The opening of “With Tales in Their Teeth, From the Mountain They Came” is pretty much the definition of a hook opening. How did you come up with it? What was the genesis of this story?
This is going to sound terribly cheesy, but . . . it came to me in a dream. Or rather it came in that odd, interstitial space between waking and sleeping. Once I had that opening, all the other bits that had been floating around trying to be a story came together. But I should back up a bit. The true genesis of the story was an “overheard” Twitter conversation between John Klima, Lynne Thomas, and Charles Tan. They were talking about dentist appointments, I believe, but I hijacked the conversation because the image of librarians with tales etched on their teeth wouldn’t leave me alone. Part of the story also came from wanting to pay tribute to Ray Bradbury, his passion for story, the idea of being drunk on words, and of course the theme of book burning. The Twitter-inspired imagery and the Bradbury-inspired imagery came together around the dream fragment and voila!
It seems that Alba’s grief led her to the Library, but she almost rebels against its ways initially. Can you tell us more about this?
I see Alba as someone constantly fighting her own happiness. She has trouble opening up, and trouble letting go. Even though she wants the Library to heal her, she is afraid of being vulnerable. It’s easier for her to fight the Library’s ways initially, rather than giving up control. Ultimately, she and the Library end up changing each other, and it requires them both to give ground.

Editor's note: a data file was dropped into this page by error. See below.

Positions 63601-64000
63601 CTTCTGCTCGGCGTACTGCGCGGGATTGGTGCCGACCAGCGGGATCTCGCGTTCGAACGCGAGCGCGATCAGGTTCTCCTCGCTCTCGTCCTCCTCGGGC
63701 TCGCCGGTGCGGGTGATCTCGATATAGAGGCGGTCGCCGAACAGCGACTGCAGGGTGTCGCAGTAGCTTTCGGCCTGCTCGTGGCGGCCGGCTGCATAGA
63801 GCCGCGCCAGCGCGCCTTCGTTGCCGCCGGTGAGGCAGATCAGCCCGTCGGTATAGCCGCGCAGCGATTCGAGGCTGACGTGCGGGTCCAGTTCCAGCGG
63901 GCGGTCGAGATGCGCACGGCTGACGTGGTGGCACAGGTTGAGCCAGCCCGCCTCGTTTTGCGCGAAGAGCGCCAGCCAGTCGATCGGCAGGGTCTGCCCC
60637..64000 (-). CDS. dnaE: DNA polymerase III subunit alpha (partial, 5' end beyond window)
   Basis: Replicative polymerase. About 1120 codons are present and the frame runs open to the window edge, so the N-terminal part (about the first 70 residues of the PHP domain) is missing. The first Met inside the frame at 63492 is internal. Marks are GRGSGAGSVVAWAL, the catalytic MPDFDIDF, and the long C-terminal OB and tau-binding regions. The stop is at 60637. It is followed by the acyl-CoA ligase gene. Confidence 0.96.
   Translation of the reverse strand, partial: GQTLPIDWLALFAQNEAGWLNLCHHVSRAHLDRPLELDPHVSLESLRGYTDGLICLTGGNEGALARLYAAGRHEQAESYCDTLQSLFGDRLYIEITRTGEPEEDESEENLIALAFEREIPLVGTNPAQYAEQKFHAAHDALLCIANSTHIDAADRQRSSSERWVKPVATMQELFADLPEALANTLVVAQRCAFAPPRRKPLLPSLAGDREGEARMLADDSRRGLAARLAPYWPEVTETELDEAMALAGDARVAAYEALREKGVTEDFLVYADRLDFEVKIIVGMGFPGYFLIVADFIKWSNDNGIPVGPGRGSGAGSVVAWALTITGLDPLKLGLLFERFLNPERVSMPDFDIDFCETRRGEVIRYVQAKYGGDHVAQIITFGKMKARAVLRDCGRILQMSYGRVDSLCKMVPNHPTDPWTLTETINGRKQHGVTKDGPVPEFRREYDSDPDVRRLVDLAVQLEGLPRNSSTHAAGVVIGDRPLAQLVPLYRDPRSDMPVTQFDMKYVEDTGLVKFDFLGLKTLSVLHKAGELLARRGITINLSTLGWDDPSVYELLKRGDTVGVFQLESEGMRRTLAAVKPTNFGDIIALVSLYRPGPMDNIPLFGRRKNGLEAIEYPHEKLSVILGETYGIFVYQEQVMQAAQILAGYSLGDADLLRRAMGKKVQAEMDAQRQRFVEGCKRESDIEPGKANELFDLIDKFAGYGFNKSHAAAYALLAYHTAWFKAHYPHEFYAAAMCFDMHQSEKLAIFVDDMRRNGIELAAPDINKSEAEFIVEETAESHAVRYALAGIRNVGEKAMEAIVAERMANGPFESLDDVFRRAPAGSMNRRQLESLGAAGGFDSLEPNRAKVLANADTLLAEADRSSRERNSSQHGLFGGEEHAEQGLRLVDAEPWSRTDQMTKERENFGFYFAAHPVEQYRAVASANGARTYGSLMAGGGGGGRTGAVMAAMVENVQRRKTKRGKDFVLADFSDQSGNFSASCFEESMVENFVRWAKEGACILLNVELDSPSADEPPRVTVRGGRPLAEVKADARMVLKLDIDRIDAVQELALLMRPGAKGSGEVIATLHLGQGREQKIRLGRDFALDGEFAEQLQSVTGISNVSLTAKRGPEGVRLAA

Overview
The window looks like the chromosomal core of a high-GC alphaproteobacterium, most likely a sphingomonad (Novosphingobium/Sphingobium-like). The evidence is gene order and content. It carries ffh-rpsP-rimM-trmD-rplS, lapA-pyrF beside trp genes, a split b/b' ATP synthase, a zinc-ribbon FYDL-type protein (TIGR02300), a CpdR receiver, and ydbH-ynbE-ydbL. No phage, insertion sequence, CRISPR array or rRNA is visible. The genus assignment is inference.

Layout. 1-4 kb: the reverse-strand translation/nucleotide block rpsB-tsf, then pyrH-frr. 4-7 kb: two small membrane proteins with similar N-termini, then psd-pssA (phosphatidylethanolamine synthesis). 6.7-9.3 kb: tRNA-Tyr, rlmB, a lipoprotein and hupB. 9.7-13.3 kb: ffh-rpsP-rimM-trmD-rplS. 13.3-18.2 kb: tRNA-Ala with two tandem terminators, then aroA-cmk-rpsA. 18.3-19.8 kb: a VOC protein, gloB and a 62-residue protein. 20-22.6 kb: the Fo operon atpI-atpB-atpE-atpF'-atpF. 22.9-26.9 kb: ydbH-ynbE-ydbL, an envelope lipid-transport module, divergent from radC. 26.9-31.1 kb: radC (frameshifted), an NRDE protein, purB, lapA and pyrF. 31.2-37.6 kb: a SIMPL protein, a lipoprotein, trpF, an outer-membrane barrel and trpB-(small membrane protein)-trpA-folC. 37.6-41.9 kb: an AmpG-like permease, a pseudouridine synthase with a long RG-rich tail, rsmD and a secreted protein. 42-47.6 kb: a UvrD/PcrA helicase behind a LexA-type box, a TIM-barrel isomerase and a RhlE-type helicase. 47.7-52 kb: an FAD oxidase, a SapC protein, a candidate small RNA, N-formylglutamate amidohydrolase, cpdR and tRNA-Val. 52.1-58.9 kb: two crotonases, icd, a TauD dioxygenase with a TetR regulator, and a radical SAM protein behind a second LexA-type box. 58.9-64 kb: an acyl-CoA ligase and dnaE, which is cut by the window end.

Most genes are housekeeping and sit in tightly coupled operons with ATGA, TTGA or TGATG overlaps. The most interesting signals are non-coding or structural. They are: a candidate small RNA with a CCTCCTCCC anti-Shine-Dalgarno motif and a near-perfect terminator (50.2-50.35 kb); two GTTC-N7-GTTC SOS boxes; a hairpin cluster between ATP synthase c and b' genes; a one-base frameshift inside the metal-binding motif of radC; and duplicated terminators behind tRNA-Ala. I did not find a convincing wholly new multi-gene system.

What books do you think were in the Library?
All of them. Every book ever written and dreamed. And they’re all the perfect version the author had in their head, the wild and gorgeous thing they fell in love with and so desperately hoped the book would grow up to be, transported directly to the page.
There seems to be a connection between what should be saved, i.e. the books in the Library, and what should be let go, in the case of Alba’s first lover. Can you tell us more about that?
Again, I think it comes back to Alba’s fear of being vulnerable, and her fear of letting go. In order to heal, she has to become part of something larger—the books and the Library, the vast store of human knowledge and dreaming. It’s not so much that Alba’s lover isn’t worth holding onto, but he’s part of her old life, and symbolizes her fear of letting go in multiple senses of the words. Giving yourself up to something larger isn’t without risks. Her lover gave himself up for the cause of the war, and lost his life. If you never risk anything, you may never lose, but you’re unlikely to gain either.